A viral petition demanding free Netflix has gained the support of over 60,000 bored Americans

Streaming tv series website in a laptop computer. Hands typing on the keyboard.

A petition demanding free streaming entertainment during the coronavirus pandemic gained major traction this week. As of Thursday morning, more than 60,000 people had signed Philip Kolas’s appeal to companies like Amazon, Hulu, Disney, and Apple to waive membership fees and, theoretically, help keep people inside for the next couple months.

In the petition description, Kolas noted social-distancing is critical to stem the spread of COVID-19. “While this is a heroic and necessary challenge, it also runs the risk of boredom and isolation, which can lead to depression, among other factors,” he wrote.

“Many people are turning to their streaming services to alleviate their monotony. The problem with this is that many people cannot afford these membership fees, especially in a time like now when many people's economic livelihood is already strained,” Kolas added.

While tens of thousands of people evidently think the dude has a point, lots of critics have given Kolas a piece of their mind in the petition comments. “This is the dumbest petition I’ve ever seen, there is more to do in life then [sic] watch TV. These companies are businesses, not charities,” Ella Harrison wrote.

“No way! Even if this gets a million signatures, nothing will happen. And Netflix does not cure depression. The people who are lame enough to want this are the ones who already have the services, and everyone else can READ A BOOK,” Josh Kirkfield commented.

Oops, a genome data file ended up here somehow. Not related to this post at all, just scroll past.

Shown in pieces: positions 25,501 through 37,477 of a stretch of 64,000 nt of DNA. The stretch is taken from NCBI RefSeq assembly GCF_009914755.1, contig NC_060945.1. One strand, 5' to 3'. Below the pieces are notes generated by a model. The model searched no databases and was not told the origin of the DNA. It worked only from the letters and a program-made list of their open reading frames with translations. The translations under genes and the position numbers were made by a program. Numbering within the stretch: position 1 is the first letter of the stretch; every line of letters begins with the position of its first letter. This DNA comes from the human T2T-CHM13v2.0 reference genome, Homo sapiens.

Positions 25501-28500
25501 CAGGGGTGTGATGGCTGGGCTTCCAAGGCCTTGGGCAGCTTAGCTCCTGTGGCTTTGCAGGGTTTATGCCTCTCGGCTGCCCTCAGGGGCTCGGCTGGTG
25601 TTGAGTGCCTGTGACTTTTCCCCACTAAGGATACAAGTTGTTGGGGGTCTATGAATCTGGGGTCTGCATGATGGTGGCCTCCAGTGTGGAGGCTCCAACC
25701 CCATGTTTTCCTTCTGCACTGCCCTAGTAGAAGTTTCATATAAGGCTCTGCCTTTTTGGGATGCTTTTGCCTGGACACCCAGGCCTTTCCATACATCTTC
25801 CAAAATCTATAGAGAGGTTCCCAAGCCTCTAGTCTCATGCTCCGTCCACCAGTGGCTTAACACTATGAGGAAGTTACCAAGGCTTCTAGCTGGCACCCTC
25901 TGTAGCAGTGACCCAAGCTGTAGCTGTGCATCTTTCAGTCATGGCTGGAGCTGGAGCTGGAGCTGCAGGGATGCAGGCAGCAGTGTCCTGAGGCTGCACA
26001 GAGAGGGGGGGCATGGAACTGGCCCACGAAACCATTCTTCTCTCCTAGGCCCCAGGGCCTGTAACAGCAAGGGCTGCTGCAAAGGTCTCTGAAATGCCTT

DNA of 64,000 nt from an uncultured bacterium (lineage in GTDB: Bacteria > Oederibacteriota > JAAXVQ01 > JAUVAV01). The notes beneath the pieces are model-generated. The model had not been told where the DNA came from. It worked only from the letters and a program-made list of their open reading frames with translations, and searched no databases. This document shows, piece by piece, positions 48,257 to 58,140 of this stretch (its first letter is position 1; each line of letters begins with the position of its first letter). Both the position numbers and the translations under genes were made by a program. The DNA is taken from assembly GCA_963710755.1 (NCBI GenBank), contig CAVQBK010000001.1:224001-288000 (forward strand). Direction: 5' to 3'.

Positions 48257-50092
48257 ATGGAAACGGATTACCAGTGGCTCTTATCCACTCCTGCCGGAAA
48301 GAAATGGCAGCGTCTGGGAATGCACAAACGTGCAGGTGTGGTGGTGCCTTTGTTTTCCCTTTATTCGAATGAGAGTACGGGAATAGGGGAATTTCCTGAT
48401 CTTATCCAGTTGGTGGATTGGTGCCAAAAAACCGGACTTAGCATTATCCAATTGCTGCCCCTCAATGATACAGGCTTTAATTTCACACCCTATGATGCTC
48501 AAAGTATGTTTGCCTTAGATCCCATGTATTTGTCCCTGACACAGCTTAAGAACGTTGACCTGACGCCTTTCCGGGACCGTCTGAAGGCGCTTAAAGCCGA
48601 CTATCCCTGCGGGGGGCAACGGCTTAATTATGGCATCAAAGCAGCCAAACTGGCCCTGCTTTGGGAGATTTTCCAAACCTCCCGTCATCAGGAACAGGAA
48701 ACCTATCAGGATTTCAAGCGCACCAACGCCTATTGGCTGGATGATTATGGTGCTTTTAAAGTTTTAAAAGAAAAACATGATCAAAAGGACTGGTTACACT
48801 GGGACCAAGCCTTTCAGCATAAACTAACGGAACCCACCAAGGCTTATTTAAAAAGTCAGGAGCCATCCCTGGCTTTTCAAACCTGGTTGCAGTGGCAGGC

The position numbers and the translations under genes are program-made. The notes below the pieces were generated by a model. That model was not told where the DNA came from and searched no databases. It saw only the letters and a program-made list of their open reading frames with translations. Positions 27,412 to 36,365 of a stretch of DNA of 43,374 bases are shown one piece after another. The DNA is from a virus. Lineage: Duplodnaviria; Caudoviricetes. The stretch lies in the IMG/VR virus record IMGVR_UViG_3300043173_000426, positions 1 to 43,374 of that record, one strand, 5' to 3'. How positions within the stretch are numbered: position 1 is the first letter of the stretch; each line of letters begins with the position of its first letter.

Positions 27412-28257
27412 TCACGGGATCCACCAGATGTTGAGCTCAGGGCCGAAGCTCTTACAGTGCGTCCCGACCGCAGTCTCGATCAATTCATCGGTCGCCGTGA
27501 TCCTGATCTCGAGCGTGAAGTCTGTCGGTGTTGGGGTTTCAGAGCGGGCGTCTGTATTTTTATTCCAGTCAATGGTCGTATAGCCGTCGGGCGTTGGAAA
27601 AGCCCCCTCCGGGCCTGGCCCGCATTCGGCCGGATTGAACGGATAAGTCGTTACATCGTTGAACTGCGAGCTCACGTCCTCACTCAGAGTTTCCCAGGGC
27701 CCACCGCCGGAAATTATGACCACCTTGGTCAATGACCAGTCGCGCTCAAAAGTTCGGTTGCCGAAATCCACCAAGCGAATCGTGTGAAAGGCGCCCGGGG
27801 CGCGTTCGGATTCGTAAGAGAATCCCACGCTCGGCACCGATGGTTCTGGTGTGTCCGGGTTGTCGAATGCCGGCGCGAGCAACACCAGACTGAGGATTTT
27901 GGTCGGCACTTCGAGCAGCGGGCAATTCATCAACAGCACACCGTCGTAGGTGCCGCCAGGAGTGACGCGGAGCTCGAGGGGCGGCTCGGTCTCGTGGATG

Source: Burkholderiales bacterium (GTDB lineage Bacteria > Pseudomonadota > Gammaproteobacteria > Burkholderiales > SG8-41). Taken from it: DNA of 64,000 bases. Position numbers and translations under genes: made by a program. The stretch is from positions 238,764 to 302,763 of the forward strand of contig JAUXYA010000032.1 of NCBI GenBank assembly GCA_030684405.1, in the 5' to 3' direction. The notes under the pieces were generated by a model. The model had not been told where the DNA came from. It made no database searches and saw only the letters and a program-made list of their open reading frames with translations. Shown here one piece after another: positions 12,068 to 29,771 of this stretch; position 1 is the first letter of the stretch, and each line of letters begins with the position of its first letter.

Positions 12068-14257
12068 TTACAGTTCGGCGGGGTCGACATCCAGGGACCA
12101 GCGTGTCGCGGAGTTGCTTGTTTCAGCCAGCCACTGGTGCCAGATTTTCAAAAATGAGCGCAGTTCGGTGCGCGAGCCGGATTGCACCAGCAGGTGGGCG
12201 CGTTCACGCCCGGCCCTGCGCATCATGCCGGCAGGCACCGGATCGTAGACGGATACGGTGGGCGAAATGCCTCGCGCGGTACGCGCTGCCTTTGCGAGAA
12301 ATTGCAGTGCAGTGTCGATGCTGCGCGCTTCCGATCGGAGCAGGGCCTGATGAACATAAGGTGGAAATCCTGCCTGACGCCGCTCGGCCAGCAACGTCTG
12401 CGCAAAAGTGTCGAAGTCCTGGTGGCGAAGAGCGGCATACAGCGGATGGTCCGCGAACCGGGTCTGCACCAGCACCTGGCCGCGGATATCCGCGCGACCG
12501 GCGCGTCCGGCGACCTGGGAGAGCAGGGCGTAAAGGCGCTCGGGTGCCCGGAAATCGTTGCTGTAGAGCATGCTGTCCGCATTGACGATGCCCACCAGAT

Most streaming services already offer free trials for new subscribers, meaning Netflix, Hulu and their ilk are already pretty accessible to anyone with an internet connection. But that’s the real inequity that ought to be addressed: lots of people can’t get online in the first place.

The FCC says 21 million Americans don’t have access to high-speed internet, but one of its top officials told Axios the real number is far higher. A study by Microsoft last year found that 162 million Americans — nearly half the US population — lack broadband internet. With coronavirus radically accelerating humanity’s move towards a mostly-online world, that inequity could hinder the economy and people’s livelihoods in a major way.

Streaming services haven’t been hurting the way other businesses in the entertainment sector have. Movie theaters may never bounce back. Live concerts may not be in the cards till 2021. Conversely, Netflix reported its best Q1 ever, picking up a record 16 million subscribers in the first few months of 2020. That blew pre-pandemic estimates out of the water; Netflix previously told investors it expected to gain 7 million subscribers in Q1. With most people stuck at home, sure enough, they gravitated to Netflix.

Netflix could probably afford to cow to Kolas’s petition’s demands. Maybe the company could even spin “free Netflix” into some sort of good-will marketing campaign. But at the end of the day, they’re a business, not a charity. And the last time we checked, streaming entertainment wasn’t a utility or essential service. There’s little incentive for Netflix to undercut their bottom line, especially when they’re locked in a race with Disney, HBO and the like to dominate the streaming landscape.

The petition for free streaming entertainment feels icky, when you get right down to it, because it’s toeing the line between charity and entitlement. It’s leveraging a tool for public dissent to advocate for handouts, and not even a particularly essential one. Things feel especially chaotic in America right now; lots of people do need assistance from the government, and yet a petition for free TV seems more likely to get the attention of politicians right now than millions of unpaid unemployment claims. Yikes.